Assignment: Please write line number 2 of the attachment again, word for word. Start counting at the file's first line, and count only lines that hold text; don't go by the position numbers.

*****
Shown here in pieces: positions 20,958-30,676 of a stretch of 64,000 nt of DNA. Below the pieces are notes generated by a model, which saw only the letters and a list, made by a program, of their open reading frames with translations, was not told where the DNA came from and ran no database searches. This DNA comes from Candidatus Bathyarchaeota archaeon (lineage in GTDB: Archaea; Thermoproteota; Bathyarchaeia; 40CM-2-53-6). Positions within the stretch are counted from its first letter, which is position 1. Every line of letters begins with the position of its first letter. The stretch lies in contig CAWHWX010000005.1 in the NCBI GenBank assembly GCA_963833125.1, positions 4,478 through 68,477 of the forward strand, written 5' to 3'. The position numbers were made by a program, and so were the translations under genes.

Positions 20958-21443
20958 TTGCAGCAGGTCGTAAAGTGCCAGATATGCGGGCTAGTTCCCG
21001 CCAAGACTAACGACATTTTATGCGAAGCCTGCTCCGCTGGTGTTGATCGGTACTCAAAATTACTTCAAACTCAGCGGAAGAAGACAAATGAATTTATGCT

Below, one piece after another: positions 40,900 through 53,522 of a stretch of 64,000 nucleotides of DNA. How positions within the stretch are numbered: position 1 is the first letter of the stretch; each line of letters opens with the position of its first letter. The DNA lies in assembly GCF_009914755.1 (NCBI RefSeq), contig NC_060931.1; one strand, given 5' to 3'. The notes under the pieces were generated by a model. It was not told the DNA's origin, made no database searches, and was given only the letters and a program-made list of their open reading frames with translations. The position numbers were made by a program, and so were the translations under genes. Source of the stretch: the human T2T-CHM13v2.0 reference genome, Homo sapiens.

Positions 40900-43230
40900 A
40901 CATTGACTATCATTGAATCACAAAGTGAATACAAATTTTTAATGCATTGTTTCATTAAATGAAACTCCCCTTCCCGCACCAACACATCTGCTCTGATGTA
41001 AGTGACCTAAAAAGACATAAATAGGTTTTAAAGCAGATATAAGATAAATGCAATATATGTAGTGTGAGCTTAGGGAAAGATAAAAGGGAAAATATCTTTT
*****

Positions 20958-21443